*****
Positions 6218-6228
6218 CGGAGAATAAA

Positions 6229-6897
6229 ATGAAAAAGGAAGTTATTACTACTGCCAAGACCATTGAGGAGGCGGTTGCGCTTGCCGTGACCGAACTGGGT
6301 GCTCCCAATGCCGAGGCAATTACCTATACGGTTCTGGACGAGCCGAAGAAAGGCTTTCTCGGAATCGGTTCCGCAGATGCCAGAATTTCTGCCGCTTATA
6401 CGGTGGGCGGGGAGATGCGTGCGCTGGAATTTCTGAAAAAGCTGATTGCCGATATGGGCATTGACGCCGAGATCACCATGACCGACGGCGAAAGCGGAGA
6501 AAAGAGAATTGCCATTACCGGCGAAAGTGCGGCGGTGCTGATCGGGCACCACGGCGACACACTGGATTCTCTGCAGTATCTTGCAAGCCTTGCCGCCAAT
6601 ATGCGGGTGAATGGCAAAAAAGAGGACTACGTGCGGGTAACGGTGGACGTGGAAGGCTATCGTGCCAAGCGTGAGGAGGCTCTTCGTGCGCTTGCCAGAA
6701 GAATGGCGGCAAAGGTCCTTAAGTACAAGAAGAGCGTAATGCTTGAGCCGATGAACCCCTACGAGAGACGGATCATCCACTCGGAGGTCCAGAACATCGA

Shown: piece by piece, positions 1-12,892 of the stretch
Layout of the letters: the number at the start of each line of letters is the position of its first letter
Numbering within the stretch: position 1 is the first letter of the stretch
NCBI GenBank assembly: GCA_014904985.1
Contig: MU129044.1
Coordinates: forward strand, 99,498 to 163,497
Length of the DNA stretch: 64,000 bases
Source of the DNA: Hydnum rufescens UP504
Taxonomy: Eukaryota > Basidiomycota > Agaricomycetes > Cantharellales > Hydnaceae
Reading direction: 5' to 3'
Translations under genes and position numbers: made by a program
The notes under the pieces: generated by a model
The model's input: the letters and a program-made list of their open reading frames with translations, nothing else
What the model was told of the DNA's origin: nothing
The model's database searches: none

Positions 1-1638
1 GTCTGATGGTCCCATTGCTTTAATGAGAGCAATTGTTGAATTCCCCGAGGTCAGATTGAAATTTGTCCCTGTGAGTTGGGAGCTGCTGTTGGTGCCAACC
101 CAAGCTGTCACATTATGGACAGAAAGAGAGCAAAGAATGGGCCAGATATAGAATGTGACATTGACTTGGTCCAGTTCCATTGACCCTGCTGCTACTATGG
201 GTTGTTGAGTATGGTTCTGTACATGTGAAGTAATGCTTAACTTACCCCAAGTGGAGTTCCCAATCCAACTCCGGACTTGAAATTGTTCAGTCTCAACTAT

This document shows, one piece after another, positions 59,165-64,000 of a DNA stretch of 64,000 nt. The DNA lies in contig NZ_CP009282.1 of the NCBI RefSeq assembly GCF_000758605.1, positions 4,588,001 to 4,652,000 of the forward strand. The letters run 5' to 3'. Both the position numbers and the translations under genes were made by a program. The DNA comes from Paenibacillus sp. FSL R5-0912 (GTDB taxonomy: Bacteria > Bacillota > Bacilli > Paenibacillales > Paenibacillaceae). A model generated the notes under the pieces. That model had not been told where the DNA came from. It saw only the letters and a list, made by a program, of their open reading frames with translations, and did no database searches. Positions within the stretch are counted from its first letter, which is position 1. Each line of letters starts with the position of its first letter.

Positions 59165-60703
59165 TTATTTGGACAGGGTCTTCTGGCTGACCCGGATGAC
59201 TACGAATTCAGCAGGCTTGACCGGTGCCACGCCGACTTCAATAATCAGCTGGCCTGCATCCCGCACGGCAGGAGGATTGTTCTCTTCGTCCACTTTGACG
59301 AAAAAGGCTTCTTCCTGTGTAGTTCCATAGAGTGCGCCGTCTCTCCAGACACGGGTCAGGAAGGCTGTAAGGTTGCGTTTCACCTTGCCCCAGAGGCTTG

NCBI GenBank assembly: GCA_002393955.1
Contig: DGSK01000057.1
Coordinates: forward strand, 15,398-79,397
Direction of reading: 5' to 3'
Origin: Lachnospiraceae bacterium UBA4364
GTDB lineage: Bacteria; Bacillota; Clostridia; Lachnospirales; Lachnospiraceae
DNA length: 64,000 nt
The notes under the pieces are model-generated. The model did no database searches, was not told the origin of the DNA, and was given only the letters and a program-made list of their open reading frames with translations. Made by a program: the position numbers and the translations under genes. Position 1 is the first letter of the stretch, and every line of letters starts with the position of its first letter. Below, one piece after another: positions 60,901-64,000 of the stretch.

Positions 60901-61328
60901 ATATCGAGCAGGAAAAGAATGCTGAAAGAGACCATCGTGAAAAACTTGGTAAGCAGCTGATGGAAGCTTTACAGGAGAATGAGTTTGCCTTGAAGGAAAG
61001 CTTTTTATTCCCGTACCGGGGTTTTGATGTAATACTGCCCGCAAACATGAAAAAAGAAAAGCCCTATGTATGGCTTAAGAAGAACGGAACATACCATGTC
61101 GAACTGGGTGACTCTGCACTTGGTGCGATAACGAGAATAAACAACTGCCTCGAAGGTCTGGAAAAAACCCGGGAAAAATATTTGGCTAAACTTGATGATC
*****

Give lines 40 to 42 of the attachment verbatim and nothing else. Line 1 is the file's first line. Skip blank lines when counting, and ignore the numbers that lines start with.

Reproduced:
DNA length: 64,000 nt
The notes under the pieces are model-generated. The model did no database searches, was not told the origin of the DNA, and was given only the letters and a program-made list of their open reading frames with translations. Made by a program: the position numbers and the translations under genes. Position 1 is the first letter of the stretch, and every line of letters starts with the position of its first letter. Below, one piece after another: positions 60,901-64,000 of the stretch.

Positions 60901-61328